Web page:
You can also configure your VPN connection to trigger when the client accesses a corporate resource using flat names. Users often access corporate web resources, or remote in to their desktop office computers using only flat names (as opposed to the full FQDN of the computer). This will work fine if your organization only has a single domain, but if there are multiple domains and the resource being accessed is different from the primary DNS suffix of the computer, flat name access will not work.
To solve this issue, you can configure a DNS suffix search list as part of your VPN profile. These suffixes are added in the DNS suffix search list of your computer as soon as the auto triggered profile is plumbed on the computer. Hence, whenever user tries to access a resource by flat name, each of these suffixes are appended to the flat name one by one, until name resolution succeeds over the corporate DNS server. To configure DNS suffix search lists, you can use the Set-VpnConnectionTriggerDnsConfiguration cmdlet.
Set-VpnConnectionTriggerDnsConfiguration [-Name] <string> [–DnsSuffix <String>] [-DnsIPAddress <string>] [-DnsSuffixSearchList <string>] –PassThru
DnsSuffixSearchList is the parameter that stores the list of suffixes. Every time you set this parameter, the entire list is replaced. So, you need to ensure that you provide the entire DNS suffix search list whenever you set this parameter. Note that DnsSuffixSearchList can only be configured when name based triggering is configured.
|When a client tries to access a resource using a short name (even if it is not a corporate network resource), the VPN connection will always get triggered. For example, if your corporate network is contoso.com, and there is a resource named “xyz” which resides in corp.contoso.com, he FQDN of the resource is xyz.corp.contoso.com. Although the correct FQDN is formed by appending the suffix (corp.contoso.com), the name of the resource cannot be resolved since the VPN connection has not yet been triggered. Any application (configured for auto triggering in the VPN profile) that is still open will not be disconnected, even if there is no traffic to the corporate network for a time greater than IdleDisconnectSeconds.|
A VPN connection that has been configured for name based auto triggering, will disconnect if there is not traffic to the corporate network for a fixed period of time. This time can be set while creating a VPN connection using the Add-VpnConnection cmdlet with parameter IdleDisconnectSeconds. The time specification can also be changed at any later time using Set-VpnConnection. For auto triggered connections, the default idle timeout value is 5 minutes.
Once you have configured your VPN profile with auto triggering rules (apps/namespaces/both), you need to determine when the VPN connection should be triggered. You may want VPN connections to always be triggered, regardless of whether the client computer is physically present in the office or is in a remote location.
However, you may not want a VPN connection to be triggered when users are physically inside the corporate network. To achieve this, you should configure trusted networks for your VPN connection. Whenever a user is in a trusted network, the VPN will not trigger even if the user is trying to access an application/resource that is part of the VPN triggering properties. This is achieved by matching the trusted network list with the connection specific DNS suffix on the physical interface of the client computer. If the connection specific DNS suffix is part of the list of suffixes specified in the trusted network list, the VPN connection will not be triggered. Note that each suffix configured in the trusted network list acts as a wildcard. So, if you have specified contoso.com as the trusted network, and you have any suffix in *.contoso.com as your connection specific DNS suffix, then your VPN connection will not get triggered. Normally, when the client computer is on the Internet, the physical interface will not have a connection specific DNS suffix and VPN connections will always be triggered.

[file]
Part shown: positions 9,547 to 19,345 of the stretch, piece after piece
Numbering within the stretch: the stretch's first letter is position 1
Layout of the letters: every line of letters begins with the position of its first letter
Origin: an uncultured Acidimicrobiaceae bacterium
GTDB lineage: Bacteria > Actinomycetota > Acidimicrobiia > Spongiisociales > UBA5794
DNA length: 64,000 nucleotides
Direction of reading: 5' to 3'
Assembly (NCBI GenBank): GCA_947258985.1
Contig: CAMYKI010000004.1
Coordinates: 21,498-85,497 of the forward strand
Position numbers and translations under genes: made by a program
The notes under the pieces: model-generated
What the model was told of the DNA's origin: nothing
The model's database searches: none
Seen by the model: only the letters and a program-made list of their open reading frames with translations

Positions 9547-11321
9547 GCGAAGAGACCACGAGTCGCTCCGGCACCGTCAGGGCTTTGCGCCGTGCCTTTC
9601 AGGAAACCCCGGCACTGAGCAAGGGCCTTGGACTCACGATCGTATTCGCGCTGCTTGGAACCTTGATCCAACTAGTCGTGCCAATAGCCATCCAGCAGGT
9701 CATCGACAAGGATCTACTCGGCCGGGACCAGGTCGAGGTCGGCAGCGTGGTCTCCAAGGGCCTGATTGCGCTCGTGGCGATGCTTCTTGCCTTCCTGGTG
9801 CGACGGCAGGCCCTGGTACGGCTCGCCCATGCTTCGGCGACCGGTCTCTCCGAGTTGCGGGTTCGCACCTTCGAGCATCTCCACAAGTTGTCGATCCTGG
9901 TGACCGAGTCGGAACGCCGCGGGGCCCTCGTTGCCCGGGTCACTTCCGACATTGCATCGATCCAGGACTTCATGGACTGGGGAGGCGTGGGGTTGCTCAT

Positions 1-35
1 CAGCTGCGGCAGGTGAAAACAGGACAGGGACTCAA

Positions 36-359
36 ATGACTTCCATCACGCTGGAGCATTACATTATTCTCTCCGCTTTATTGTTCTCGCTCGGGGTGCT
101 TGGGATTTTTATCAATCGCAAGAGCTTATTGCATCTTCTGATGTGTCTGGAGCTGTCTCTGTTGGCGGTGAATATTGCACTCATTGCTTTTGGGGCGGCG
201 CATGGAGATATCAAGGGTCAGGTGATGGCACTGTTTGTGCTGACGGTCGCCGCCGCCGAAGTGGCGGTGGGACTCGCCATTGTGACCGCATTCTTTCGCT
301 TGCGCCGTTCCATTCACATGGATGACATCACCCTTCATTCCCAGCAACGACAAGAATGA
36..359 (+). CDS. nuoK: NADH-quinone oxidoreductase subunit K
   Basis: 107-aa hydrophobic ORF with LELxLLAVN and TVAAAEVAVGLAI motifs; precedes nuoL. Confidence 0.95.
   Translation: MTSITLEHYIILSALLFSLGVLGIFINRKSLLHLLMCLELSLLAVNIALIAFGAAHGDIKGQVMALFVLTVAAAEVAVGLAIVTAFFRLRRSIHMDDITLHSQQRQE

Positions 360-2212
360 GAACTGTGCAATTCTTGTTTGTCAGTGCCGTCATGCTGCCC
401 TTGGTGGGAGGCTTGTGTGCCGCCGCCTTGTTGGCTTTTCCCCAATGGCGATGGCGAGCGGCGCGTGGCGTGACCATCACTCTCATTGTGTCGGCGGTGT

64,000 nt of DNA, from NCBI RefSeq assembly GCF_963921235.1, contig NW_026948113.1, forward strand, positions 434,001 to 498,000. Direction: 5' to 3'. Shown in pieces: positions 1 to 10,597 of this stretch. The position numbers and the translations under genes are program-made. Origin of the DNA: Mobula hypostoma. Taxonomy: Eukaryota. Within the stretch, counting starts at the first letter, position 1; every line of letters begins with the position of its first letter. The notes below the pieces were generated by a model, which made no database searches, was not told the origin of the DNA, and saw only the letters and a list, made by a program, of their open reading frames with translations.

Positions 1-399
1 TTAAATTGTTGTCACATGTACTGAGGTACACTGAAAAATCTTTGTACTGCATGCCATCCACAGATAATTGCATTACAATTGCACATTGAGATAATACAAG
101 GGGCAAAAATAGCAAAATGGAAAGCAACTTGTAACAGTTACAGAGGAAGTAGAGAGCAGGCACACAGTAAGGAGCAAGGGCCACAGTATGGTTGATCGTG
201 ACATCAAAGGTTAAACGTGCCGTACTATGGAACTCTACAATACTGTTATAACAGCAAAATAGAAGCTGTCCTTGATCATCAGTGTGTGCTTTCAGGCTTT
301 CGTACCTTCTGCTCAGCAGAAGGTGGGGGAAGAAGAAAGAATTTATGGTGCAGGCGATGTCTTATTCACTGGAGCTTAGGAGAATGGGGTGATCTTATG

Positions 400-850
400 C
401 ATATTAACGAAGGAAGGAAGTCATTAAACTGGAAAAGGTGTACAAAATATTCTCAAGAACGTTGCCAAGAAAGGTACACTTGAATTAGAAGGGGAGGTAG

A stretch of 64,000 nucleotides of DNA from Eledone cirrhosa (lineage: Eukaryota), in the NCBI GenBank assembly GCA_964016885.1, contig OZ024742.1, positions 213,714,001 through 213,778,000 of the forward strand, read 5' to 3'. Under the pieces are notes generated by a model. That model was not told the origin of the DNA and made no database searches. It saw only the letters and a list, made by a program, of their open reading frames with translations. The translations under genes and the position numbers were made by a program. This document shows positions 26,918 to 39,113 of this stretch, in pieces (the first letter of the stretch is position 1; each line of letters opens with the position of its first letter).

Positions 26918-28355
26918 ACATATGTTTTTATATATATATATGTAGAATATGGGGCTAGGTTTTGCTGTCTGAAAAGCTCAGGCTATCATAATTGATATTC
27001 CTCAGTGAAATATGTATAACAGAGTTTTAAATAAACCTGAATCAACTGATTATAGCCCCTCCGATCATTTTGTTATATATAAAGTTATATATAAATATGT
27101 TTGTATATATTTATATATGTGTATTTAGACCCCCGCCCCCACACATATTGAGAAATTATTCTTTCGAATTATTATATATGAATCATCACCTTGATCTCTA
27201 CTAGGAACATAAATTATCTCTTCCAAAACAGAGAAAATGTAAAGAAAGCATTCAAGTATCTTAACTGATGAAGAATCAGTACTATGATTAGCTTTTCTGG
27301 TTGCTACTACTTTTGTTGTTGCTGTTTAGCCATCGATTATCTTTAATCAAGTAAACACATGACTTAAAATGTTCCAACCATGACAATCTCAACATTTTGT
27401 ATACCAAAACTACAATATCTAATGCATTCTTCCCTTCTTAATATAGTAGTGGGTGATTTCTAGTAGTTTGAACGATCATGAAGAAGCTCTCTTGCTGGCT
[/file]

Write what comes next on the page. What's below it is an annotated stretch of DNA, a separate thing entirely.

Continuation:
Many organizations also use guest networks. Depending on your organization policies, you might want to provide guest network client computers access to the corporate network, or restrict them to the Internet. Usually, guest networks don’t have a connection specific DNS suffix, or they have a different suffix from the rest of the corporate network. You can configure your profile to have your guest network suffix as part of the trusted network list, or to be outside the list.
|A public network is inherently insecure, so a VPN connection will always trigger if the computer’s physical interface is in a public profile.|
Trusted networks for VPN profiles can be configured using the Add-VpnConnectionTriggerTrustedNetwork cmdlet.
Add-VpnConnectionTriggerTrustedNetwork [-Name] <string> [-DnsSuffix] <string>
Here, Name is the name of the VPN profile and DnsSuffix is the trusted network that you want to add to the profile.
You can also choose to reuse the DNS suffixes that you have provided for name based triggering (using Add-VpnConnectionTriggerDnsConfiguration) for the trusted network list. This can be done using the Set-VpnConnectionTriggerTrustedNetwork cmdlet.
Set-VpnConnectionTriggerTrustedNetwork [-Name] <string> [-DefaultDnsSuffixes]